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Posey Krakowsky’s ‘Creole’ Quilts

Chichen Itza: Day of the Dead

Spirit-Driven Stitchin’
Church of the Heavenly Rest
1085 Fifth Avenue
New York City
November 6-December 31

Posey Krakowsky

Posey Krakowsky’s sumptuous quilts not only sew various disparate fabrics, surface designs, and textures to one another. They also stitch together diverse cultural and spiritual traditions, from Pre-Columbian Mayan and Afro-Caribbean Vodun to Christian iconography, and even archaic Chinese script, in what can perhaps best be described as a visual and spiritual creole with distinct mystical connotations. A new exhibition of her work is slated for November at the Church of the Heavenly Rest’s gallery on the Upper East Side of Manhattan.

Linguistically, creole is a language derived from two or more mother languages, like the French-related Creole spoken in Haiti and parts of Louisiana. Krakowsky (originally from New Orleans), makes quilts that likewise conjoin various visual languages and spiritual traditions into a new and unexpected unity that maintains and transcends the integrity of each unique component in the overall configuration of both form and concomitant faith.

In one particularly impressive quilt, “Chichen Itza: Day of the Dead,” the artist represents the sugar skulls traditionally offered to the departed by contemporary Mexicans on All Souls Day (Nov. 2). The skulls dominate the artwork in a surprisingly whimsical arrangement.

The holiday is also sacred to African traditions, as practiced in Benin as well as in the Caribbean, where the Gede spirits, like Bawon Samdi (Creole for “Baron Saturday”), are believed to watch over graveyards and give access among the living to deceased ancestors. In both cases it is not a mournful but a joyous observance that celebrates the living memory of the departed. Krakowsky appropriately captures the levity of the holiday, and despite the references to death, her quilt is quite exuberant, optimistic, and decorative.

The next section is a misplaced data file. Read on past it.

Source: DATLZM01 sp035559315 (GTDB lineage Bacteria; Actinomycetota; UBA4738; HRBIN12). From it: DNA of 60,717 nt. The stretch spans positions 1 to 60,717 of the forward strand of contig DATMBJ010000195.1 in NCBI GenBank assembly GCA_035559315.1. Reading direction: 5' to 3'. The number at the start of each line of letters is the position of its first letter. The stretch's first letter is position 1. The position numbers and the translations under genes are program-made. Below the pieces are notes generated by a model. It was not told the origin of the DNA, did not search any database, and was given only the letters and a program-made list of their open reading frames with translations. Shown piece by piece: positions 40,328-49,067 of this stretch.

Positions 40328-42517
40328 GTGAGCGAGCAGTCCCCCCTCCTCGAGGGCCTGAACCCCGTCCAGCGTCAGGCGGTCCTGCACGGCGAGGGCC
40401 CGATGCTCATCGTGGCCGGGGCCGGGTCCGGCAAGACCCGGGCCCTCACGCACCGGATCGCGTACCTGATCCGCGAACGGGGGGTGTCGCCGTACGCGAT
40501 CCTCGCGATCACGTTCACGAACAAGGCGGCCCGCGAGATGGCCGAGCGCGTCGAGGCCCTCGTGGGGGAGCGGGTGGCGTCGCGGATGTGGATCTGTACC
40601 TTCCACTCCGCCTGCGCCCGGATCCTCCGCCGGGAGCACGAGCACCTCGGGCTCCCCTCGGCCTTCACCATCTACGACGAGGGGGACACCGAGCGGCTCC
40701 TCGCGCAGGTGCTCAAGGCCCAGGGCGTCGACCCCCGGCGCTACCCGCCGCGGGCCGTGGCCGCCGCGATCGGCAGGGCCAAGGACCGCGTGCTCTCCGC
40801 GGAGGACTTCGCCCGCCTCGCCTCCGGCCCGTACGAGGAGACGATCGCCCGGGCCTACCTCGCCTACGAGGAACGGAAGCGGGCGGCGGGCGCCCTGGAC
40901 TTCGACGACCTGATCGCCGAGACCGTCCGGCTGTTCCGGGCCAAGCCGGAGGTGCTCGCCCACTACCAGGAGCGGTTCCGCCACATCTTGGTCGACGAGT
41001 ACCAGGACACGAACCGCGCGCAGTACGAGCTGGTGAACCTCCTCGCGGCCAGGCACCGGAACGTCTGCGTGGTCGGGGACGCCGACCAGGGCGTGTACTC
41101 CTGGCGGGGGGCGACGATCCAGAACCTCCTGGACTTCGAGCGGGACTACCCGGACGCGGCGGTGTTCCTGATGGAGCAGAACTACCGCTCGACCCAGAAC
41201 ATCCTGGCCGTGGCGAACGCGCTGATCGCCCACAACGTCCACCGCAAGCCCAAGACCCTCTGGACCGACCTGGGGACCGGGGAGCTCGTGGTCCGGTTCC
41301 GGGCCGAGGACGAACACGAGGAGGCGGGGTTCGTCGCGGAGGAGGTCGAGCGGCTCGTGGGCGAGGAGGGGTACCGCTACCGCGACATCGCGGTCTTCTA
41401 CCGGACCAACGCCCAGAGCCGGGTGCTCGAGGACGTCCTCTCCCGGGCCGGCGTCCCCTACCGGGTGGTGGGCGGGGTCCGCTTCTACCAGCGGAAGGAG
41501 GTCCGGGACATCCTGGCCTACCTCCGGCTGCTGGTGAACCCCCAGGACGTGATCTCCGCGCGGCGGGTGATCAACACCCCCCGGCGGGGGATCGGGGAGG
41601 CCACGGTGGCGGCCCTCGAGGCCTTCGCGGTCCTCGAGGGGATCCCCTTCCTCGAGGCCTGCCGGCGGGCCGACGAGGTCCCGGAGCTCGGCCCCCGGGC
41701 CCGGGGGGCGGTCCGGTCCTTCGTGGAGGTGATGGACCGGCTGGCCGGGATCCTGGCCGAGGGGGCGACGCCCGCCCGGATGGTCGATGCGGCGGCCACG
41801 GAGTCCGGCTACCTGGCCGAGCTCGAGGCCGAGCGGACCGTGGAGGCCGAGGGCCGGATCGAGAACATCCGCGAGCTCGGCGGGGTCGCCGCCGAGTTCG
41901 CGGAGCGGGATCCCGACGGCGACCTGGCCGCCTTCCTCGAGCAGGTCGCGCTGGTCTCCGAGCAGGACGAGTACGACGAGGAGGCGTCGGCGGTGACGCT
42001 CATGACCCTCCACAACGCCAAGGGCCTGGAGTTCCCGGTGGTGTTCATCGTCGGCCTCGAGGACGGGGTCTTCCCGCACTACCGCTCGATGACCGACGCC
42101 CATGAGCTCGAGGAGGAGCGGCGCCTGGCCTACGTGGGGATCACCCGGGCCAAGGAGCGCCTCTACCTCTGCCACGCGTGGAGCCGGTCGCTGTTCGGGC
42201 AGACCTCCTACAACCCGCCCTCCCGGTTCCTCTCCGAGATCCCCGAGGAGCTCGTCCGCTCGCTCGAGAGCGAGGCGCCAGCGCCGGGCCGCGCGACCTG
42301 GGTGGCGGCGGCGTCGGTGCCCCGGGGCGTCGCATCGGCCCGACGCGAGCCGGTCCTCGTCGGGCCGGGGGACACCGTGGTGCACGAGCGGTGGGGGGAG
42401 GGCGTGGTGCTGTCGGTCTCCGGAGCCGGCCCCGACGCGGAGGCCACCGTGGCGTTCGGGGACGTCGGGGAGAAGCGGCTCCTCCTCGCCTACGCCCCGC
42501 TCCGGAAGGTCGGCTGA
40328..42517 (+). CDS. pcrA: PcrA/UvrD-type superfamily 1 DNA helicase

Here and there are affixed to the fabric tiny “charms” such as a rooster or a crocodile, or African trade beads, as well as little stick figures running or dancing, enlivening the sensuous surface of the quilt. Surrounding the richly embroidered and embellished composition is a wide, bright orange-red border ornamented with Chinese script in an archaic style, now used only for signature seals, but originally found on ancient oracle bones used in divination. It represents, perhaps, the multiplicity and diversity of individual souls on this day, each signature referring to an ancestor (Confucian cultures have rites for the veneration of their ancestors).

Detail: Chichen Itza: Day of the Dead

The artist is a priest and serves as curate at New York’s Episcopal Church of the Ascension. That parish combines Protestant and Catholic traditions eclectically in its liturgy and identifies itself as a broad church. In her sermons, Mother Krakowsky likewise draws from a variety of different spiritual traditions, and she strives to find the commonalities in these traditions, while also respecting their individual and idiosyncratic character. Her sermons and her artwork are cut from the same cloth, so to speak.

In an old Islamic parable, several people are with an elephant in a large tent in the dark, and each person is from a region where no such creature is known. One of them, embracing the animal’s enormous leg, says it must be a tree. Another, holding the tail, assumes it is a vine of some sort, and to yet another person grasping the elephant’s agile trunk, it appears to be a large, writhing serpent.

Each has only part of the truth, and so their perception of the overall whole is only fragmentary. God (Allah) is the elephant, and we are the people in the darkness. Each tradition, whether Islam or Buddhism or Christianity or traditional Vodun spirituality, has only part of the truth.

Krakowsky’s quilts also have elaborate compositions on the back, and can be seen well from either side. Perhaps that’s another allusion to the value accorded to a serious consideration of alternate perspectives that might not be altogether commensurate, yet speak to a larger, all-encompassing truth. It’s not entirely evident, if one is too attached to a particular vantage — or to a patch or fragment of that quilt, which constitutes but one part of a larger and more ineffable totality.


Reverse: Chichen Itza: Day of the Dead


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